Cocaine Cowboys

             Cocaine Cowboys is a documentary centered around the importation of illegal drugs from Colombia and the Medellin cartel into the United States through Miami. This importation funded much of the illegal activities of the Medellin family and also flooded the Miami economy with capital. Although much of the money ended up in the hands of the Colombians, a large majority of it stayed in the United States and ultimately trickled down and was reinvested into local businesses and land in and around the Miami area. This influx of capital resulted in a expansive skyline and countless new banks opening to hold this money. The excess money made from drugs was deposited in these banks and exceeded the average amount taken in annually by six hundred million dollars at one of the banks featured in the film. This is compared to a bank that took in between ten and twelve million dollars total the previous year. Seeing this kind of increase in just a single year clearly points to some sort of illegal activity that is bringing all this income to a certain area. 
               The infamous family behind this import business that exploded onto the scene in the 80’s was Ochoa Vazquez along with his brothers and Pablo Escobar. The reason Pablo Escobar and many of Ochoa’s close relatives were seemingly the head of the organization was because they were much more active in the enforcement and day to day activities and concerns of the organization. Leaving Vazquez behind the scenes while he called the shots and collected the money. One of the main reasons this was allowed was due to the families close ties to the community and overwhelming influence they possessed because of there reputation and the money they brought into the city of Medellin.
               The import business started in the 60’s with the importation of marijuana but really exploded in the late 70’s and 80’s with the arrival of cocaine. The demand for this product was unparalleled and rivaled every other commodity that was coming into Miami at the time. Obviously with this much money comes an increase in crime because of the inability to resolve conflicts through legal avenues. This inability to come to an agreeable ending resulted in the highest number of murders that Miami had ever seen. One of the main themes in the movie is that with that much money inevitably comes corruption. In the words of Jon Roberts, “Everyone has a price.” This seemed to be the case in regard to the Miami of the seventies. In the article, Contras, Cocaine, and covert operations, there is an excerpt from the Kerry Committee stating that “Senior U.S. policy makers were not immune to the idea that drug money was a perfect solution to the Contras’ funding problems.” Whether the corruption was at the street level with police officers or at the highest levels of the U.S. government these large sums of illicit funds proved to be too much of a temptation for anyone involved.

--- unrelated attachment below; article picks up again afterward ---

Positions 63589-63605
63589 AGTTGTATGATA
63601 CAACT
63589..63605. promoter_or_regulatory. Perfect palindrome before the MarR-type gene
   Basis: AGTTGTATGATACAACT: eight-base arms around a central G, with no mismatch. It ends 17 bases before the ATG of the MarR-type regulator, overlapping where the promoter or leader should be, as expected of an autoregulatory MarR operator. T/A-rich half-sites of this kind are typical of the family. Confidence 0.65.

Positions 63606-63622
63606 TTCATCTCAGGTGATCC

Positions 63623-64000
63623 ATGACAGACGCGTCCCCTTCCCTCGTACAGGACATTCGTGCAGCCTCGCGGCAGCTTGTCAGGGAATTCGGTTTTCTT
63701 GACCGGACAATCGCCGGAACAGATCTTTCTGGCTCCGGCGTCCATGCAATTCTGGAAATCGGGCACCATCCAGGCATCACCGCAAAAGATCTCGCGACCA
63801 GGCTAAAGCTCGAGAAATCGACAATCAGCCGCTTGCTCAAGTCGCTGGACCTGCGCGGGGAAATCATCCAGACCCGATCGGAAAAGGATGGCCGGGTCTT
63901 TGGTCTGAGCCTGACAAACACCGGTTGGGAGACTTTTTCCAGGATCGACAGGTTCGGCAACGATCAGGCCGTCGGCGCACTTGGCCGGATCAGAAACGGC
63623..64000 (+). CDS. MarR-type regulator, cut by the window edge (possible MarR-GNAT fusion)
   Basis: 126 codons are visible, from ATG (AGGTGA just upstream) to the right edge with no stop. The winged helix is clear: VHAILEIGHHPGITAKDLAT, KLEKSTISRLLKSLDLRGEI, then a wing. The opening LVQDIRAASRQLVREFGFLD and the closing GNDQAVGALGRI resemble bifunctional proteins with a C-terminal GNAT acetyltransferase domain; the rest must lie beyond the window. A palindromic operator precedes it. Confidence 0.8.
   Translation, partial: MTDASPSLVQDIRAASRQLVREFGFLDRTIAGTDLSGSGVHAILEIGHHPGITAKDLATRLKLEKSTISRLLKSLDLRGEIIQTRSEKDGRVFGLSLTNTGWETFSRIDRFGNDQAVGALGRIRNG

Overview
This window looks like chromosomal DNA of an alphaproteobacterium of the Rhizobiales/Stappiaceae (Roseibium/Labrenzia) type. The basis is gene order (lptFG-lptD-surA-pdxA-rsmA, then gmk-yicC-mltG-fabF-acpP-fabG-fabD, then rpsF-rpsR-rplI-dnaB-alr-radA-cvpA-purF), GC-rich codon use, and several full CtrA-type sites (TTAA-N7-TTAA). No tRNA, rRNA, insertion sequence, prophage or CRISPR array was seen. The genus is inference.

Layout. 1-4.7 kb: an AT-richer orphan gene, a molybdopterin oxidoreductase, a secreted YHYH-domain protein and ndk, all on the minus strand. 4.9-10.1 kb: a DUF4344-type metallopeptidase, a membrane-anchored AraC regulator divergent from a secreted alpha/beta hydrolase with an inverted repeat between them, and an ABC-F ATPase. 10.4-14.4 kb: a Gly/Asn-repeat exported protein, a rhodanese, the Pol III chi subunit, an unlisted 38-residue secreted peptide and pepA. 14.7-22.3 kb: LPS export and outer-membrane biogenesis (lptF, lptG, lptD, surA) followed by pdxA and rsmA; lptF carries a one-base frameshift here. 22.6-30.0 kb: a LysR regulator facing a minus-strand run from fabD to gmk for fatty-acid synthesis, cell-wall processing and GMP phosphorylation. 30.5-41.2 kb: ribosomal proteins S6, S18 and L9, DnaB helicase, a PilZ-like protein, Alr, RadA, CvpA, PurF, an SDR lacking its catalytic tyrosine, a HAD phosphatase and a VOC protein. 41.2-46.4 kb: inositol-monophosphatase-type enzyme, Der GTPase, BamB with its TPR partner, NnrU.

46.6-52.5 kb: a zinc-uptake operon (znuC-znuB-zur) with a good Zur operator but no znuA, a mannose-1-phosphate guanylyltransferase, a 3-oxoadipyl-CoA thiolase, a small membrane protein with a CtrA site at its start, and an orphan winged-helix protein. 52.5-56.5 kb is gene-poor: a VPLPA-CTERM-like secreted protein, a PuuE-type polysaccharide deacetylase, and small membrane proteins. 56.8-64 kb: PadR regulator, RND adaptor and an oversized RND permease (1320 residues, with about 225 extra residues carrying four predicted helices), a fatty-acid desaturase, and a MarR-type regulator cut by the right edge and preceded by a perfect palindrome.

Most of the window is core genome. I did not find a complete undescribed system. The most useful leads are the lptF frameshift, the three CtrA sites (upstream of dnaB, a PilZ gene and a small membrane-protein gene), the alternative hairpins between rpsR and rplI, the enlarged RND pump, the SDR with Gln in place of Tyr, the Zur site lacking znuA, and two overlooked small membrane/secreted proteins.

This is clearly not just a problem that can be fixed overnight. The challenge is to restore morality and to elect officials who care about their communities as a whole and how they interact with one another and not those who can be bought with a check. Many people have settled into this way of life and accepted the fact that drugs will always make it into the country and will forever be a part of our society. People like to just look the other way and pretend that the problem does not exist. When in reality the problem stretches from poor to rich, through all walks of life, and from country to country. The damage has been done through years of looking the other way or sweeping the problem under the rug, which has led to a mild acceptance all the way to the highest levels. The dfficulty with this point of view is the problem is not going to go away and has already caused irreparable damage to countless families. The article on collateral damage talks about the harm this has done to the government and local communities. Youngers’ goes on to say that drug trafficking has “corrupted and further weakened local governments, judiciaries, and police forces and rends the social fabric, particularly in poor urban areas where both drug abuse and drug-related violence are rampant.” Whether the harm is simply financial, the ruined lives of the addicted, or the murder of an innocent young child, it all relates back to the drug trafficking industry.